The 2012 PGA Championship today announced a historic first: all daily grounds tickets for Saturday, Aug. 11, 2012, have been sold approximately 20 months prior to the event. Never before has a PGA Championship sold out of daily tickets for any single round this far in advance of Championship play.
"This is a testament to the popularity of golf in South Carolina and to a market hungry to experience the first major to be played in the state," said 2012 PGA Championship General Chairman Roger Warren. "People remember the 1991 Ryder Cup, which changed the way that event is viewed in the U.S., and they want to be present to see the best field in competitive golf take on one of the world's most challenging courses."
The Saturday sellout is the fifth PGA Championship ticket sales record set by the 2012 PGA Championship since Nov. 15, the first day fans who pre-registered to buy tickets had access to make their purchase.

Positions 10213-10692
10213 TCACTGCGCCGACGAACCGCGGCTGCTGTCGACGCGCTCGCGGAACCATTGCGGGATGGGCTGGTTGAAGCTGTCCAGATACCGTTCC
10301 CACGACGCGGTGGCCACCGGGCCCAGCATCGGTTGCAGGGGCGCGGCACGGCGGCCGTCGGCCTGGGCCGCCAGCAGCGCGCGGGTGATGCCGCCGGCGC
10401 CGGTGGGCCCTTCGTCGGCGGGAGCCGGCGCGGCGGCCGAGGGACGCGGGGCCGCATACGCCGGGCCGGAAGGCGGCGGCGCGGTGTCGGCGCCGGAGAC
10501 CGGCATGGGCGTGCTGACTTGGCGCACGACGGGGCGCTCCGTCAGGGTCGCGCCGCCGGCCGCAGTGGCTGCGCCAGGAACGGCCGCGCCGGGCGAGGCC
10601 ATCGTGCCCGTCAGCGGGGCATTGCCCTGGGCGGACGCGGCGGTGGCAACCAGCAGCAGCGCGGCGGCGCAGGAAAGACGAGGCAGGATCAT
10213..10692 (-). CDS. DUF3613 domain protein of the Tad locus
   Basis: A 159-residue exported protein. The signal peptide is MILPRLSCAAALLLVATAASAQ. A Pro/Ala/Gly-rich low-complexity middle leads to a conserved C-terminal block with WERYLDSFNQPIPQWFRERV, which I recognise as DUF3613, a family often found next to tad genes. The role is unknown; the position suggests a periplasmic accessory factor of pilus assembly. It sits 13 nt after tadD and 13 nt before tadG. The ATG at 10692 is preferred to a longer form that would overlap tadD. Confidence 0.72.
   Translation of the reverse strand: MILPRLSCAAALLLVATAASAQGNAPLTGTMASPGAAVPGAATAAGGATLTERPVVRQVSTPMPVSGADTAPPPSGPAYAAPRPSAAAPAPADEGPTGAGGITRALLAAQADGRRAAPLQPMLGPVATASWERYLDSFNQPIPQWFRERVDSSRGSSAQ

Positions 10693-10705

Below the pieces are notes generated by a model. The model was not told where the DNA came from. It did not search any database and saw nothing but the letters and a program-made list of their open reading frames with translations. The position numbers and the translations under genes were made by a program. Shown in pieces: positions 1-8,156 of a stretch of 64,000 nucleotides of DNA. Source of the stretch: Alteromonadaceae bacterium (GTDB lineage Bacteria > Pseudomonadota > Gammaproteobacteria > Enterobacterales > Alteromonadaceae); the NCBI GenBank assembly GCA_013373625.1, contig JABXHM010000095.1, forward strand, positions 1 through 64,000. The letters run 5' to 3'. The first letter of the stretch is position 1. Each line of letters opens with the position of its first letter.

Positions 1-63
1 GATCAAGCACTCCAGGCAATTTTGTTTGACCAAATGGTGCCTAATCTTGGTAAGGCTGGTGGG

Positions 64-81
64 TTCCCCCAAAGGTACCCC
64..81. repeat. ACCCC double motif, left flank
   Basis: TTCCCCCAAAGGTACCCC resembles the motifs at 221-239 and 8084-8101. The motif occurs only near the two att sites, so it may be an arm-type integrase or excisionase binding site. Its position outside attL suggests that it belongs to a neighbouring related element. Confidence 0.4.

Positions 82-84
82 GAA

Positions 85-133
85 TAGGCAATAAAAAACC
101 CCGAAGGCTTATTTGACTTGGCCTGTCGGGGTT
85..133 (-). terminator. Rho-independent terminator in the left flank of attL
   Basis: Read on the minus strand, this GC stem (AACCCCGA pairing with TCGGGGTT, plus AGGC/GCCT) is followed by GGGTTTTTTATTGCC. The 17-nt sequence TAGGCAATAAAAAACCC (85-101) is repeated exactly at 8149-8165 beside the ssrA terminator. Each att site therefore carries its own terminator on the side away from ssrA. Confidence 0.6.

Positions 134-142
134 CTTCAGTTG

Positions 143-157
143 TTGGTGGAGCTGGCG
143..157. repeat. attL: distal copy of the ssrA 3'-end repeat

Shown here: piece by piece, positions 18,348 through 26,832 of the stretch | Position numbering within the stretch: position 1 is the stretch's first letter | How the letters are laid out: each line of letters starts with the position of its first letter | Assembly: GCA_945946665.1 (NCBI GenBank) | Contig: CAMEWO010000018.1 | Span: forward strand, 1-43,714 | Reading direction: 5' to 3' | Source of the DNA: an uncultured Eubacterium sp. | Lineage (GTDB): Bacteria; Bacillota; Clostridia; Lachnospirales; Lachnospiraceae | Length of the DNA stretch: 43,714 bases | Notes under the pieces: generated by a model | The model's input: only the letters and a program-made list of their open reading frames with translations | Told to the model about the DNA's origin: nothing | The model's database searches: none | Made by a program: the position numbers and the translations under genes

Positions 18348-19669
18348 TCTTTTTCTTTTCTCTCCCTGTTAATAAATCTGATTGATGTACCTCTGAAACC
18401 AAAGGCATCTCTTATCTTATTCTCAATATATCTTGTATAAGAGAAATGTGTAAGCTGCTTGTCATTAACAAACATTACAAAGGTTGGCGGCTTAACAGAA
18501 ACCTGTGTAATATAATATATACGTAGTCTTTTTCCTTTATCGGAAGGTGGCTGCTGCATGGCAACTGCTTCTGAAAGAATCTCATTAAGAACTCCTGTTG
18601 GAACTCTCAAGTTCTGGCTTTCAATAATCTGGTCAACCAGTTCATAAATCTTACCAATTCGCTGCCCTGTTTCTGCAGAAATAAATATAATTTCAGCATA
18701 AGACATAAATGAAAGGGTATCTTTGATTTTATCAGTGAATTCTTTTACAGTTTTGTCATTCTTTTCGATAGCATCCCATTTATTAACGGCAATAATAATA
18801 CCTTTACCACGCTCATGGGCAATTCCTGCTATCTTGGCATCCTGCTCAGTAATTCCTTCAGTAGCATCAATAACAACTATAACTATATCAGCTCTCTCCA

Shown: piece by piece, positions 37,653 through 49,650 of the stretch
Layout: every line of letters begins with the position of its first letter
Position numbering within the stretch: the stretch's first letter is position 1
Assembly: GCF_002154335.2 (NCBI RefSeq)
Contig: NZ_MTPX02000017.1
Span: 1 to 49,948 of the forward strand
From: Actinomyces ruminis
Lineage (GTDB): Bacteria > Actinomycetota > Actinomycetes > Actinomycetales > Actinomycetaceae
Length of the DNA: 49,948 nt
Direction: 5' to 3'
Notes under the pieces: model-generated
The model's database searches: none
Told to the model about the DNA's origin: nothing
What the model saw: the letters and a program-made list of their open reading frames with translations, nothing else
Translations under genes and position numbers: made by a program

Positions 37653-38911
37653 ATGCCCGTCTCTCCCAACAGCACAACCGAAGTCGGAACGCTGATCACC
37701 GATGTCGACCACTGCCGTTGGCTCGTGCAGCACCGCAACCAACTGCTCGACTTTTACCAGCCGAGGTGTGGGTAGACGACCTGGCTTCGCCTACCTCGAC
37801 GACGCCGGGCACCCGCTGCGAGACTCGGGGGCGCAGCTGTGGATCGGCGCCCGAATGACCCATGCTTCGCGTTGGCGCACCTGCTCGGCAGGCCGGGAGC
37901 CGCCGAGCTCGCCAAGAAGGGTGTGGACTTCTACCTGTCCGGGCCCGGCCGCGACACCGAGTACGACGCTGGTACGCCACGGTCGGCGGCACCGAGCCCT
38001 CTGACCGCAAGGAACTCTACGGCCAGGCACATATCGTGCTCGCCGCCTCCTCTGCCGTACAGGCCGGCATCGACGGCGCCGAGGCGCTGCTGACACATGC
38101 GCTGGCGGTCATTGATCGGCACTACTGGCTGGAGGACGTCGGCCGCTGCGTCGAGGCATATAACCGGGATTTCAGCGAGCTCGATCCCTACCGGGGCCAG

It is projected that Sunday's daily grounds tickets and the week-long Wanamaker Club tickets will be the next two sets to sell out for the week-long event at the famed Ocean Course at Kiawah Island Golf Resort.
Beginning today, individuals who did not register during the pre-registration window earlier this year can enter the ticket line by visiting PGA2012.com or by calling (800) PGA-GOLF (742-4653). These enthusiasts will be allowed to pre-register and then purchase tickets during the Dec. 6–31 window. This ticket-buying window will remain open through 11:59 p.m. EST on Dec. 31.
"The PGA of America has extended its pre-registration period in response to the overwhelming interest we've experienced for tickets to the largest sporting and social event to come to South Carolina this decade," said 2012 PGA Championship Director Brett Sterba.
The PGA of America and Kiawah Island Golf Resort instituted a unique ticketing procedure that required fans to pre-register in order to have advanced limited access to tickets.
"This allowed us to manage the unprecedented early interest we received for the 2012 PGA Championship," said Warren. "And, with tickets limited to a level nearly 30 percent less than those typically allotted for a PGA Championship, we're helping to ensure that spectators have the best possible experience."